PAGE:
The Law of April 17, 2018 therefore lays down a new framework of tax incentives for research and development activities aimed at consolidating a competitive framework for innovation in Luxembourg.
According to data published by the European Patent Office and the European Union Intellectual Property Office, IPR-intensive activity sectors accounted for 42% of GDP and 27.8% of direct jobs (or 60 million employees) in the European Union between 2011 and 2013.
As with the previous intellectual property regime, the new provisions provide for an exemption from income tax of 80% of the amount of adjusted and compensated net eligible income.
However, the field has been restricted to patents (in the broad sense) and computer software. Trademarks and domain names are no longer on the list of eligible assets.
Substantial activity and eligible expenditure
Moreover, for a company to benefit from this partial tax exemption, it must justify substantial R&D activities (that is to say that it makes eligible expenses directly related to income from intellectual property rights) and that it has itself borne the costs of R&D. Thus, profits are taxed directly in the country where value creation has occurred and cannot be artificially transferred to other countries.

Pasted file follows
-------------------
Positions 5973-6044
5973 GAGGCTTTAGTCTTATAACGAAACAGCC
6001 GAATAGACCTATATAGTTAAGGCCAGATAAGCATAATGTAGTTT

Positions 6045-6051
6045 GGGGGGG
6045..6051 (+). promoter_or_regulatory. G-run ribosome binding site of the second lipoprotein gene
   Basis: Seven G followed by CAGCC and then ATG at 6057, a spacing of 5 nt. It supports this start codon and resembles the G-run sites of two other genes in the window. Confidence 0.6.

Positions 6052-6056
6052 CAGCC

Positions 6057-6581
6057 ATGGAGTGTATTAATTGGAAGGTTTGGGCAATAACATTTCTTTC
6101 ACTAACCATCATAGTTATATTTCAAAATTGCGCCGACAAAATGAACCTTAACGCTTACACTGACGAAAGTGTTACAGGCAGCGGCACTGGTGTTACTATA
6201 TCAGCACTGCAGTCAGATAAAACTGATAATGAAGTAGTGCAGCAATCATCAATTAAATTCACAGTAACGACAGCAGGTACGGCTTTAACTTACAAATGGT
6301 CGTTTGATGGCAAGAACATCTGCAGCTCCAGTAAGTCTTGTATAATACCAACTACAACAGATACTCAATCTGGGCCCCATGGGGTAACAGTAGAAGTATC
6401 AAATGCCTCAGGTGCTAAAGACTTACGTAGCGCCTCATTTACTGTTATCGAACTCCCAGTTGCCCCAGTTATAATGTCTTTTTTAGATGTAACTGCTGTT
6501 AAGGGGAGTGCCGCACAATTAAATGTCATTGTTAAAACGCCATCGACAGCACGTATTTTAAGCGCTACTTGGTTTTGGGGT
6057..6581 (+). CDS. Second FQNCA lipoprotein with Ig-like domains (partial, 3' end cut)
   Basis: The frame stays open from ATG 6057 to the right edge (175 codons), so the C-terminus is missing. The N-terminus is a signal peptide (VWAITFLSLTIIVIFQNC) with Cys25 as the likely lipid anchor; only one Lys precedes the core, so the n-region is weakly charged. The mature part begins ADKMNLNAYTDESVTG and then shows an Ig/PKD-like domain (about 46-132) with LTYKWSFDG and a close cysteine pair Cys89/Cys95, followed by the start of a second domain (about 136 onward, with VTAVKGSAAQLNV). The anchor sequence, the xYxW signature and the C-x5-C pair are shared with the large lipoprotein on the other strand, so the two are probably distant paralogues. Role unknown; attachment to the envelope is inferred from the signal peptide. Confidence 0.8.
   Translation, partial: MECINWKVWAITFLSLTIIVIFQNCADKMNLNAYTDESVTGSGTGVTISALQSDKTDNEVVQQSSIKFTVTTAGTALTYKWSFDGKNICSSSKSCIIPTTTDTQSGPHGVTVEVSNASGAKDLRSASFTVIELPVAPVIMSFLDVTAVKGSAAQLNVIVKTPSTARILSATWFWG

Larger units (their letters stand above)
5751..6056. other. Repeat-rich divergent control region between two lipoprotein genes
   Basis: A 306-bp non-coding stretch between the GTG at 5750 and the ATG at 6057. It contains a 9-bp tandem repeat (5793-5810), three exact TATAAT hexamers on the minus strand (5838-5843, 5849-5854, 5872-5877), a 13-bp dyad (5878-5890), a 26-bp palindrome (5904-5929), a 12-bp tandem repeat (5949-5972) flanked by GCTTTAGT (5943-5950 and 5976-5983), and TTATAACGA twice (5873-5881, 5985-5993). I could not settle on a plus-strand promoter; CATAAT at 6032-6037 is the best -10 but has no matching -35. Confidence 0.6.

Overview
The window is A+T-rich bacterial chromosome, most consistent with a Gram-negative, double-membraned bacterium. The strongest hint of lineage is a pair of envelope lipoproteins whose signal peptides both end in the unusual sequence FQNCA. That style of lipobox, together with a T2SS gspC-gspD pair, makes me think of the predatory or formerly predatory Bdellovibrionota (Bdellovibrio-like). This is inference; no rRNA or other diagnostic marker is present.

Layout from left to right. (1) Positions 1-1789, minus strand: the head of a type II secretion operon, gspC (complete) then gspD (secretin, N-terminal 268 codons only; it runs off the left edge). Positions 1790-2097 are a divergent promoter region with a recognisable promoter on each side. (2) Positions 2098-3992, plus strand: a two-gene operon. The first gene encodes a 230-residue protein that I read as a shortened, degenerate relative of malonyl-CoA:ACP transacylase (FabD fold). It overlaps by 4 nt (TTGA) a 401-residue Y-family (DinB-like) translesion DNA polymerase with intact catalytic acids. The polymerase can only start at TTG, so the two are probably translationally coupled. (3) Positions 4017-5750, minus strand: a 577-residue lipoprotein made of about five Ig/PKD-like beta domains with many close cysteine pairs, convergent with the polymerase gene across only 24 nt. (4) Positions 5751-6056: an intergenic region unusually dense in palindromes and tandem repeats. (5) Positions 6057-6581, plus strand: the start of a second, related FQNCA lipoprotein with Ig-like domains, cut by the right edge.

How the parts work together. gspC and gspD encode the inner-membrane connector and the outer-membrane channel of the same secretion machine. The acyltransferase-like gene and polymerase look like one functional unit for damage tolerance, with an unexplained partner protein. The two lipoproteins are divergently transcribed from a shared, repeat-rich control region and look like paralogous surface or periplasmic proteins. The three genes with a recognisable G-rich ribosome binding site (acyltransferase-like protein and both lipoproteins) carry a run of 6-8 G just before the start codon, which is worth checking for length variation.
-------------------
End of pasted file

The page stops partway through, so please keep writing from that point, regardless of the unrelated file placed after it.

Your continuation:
Article 50ter nevertheless allows companies with their head office in Luxembourg to carry out their R&D activities in a permanent establishment located in another country of the European Economic Area, on the condition, in particular, that R&D expenditure is allocated to them under a preventative double taxation treaty.
The level of the amount that may be partially exempted depends on the extent of the R&D activities undertaken by that company and is determined by the level of eligible expenditure actually incurred.